The previous government failed to resolve these problems mostly because of lack of cooperation from Saudi Arabia other than the Afghan government’s weakness; however, the National Unity Government (NUG) promised to tackle the issue soon after taking over the power. Following his visit to the oil-rich Middle Eastern country, President Ashraf Ghani said he had been assured by Saudi officials that the issue would be addressed. But it remains unresolved even two years and a half after the promise. Afghan workers continue to face problems, and they are still denied work visas by Saudi Arabia. They have troubles collecting their wages, and some of them are not allowed to directly travel to Afghanistan.
On the sidelines of the recent counterterrorism summit in Riyadh, President Ghani has once again taken up the issue with Saudi King, Salman bin Abdulaziz Al Saud. The Presidential Palace has said in a press statement that King Salman has ordered the country’s crown prince to take immediate actions to lift the work visa restrictions slapped on Afghans in Saudi Arabia.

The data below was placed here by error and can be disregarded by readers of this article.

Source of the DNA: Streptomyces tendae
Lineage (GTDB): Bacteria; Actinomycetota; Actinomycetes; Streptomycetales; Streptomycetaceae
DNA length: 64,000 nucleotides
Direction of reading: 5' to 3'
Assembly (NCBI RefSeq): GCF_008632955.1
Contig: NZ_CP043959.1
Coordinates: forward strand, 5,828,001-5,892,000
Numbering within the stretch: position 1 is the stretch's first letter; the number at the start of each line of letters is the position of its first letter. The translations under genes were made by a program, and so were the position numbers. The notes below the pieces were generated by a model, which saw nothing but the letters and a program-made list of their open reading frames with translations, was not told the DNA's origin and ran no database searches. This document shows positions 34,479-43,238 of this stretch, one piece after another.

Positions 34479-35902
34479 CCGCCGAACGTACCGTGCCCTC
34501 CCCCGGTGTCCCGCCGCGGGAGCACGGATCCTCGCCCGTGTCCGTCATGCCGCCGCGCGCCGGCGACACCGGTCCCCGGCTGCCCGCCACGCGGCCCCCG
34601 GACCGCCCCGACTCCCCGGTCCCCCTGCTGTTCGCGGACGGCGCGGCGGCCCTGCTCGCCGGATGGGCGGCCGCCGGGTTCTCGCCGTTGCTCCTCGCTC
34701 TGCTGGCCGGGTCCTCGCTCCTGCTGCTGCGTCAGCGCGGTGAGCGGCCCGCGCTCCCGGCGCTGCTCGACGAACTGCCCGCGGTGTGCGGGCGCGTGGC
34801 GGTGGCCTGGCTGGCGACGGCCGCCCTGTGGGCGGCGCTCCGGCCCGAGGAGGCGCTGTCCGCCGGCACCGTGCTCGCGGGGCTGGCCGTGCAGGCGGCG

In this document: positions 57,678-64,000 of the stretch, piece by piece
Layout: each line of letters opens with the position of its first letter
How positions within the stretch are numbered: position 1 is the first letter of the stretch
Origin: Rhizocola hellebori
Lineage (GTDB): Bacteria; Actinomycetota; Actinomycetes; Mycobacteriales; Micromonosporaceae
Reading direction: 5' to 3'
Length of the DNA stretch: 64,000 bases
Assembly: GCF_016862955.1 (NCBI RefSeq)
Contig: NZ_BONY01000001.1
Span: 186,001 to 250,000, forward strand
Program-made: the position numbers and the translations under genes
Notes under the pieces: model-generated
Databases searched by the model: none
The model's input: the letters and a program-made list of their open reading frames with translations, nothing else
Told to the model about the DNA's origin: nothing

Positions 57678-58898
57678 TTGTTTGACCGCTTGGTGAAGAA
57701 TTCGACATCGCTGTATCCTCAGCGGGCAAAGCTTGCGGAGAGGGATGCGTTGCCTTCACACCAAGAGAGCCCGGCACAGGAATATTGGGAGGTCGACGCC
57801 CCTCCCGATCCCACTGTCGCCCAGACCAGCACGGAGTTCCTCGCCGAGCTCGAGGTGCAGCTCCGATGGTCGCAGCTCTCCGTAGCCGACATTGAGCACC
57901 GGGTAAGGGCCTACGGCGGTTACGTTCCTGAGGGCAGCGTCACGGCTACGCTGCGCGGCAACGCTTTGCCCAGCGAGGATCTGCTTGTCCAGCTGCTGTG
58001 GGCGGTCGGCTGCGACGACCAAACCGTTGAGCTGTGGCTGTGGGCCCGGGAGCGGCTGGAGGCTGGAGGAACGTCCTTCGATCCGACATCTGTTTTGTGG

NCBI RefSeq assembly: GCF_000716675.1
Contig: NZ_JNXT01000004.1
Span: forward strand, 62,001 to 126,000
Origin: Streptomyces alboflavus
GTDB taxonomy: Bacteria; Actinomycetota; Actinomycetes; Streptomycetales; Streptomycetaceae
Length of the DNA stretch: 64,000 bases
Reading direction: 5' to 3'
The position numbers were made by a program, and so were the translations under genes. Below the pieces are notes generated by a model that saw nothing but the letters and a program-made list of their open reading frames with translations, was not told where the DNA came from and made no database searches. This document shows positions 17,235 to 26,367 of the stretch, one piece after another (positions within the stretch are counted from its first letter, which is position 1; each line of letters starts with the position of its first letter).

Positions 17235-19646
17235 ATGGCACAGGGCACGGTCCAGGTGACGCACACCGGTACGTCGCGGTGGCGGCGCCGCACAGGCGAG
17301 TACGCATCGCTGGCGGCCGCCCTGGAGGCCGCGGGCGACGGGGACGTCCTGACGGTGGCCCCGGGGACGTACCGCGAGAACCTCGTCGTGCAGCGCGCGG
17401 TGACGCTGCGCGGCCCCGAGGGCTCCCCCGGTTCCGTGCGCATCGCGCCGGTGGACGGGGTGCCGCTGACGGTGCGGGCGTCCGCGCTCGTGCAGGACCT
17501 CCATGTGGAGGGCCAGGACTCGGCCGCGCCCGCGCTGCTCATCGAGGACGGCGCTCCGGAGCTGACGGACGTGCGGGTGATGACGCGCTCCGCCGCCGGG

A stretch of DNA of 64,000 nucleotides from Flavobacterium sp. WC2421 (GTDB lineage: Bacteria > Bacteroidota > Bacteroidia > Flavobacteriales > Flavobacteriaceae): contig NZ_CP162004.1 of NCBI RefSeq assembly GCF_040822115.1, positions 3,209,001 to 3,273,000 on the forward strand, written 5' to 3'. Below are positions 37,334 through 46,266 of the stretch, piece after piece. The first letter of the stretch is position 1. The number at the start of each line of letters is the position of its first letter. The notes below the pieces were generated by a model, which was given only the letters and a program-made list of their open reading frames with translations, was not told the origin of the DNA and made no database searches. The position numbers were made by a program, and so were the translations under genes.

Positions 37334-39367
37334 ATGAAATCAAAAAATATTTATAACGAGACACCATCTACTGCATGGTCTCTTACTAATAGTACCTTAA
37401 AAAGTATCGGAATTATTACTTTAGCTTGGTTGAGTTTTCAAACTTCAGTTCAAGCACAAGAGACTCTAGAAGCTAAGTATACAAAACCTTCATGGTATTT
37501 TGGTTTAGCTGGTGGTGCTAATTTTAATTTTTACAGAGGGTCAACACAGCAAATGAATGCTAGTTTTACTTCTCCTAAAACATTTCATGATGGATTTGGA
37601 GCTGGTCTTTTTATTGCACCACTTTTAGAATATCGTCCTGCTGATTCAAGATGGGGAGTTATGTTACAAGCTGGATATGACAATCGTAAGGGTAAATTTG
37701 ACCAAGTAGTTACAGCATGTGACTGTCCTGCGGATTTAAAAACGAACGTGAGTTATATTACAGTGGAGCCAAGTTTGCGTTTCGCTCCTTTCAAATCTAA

While Saudi may not have a logical reason to refuse to issue work visas to Afghans, it deprives Afghan workers of their legal rights. The Afghan government should feel a sense of responsibility to find an appropriate solution to the long-running problem. If the government cannot provide work opportunities for its people in the country, it should at least protect the rights of its citizens in other countries who have been supporting their families through legal ways andrigorous physical work. Also as a country built by foreign Muslim workers, Saudi Arabia should also not divest workers of their rights and work visas.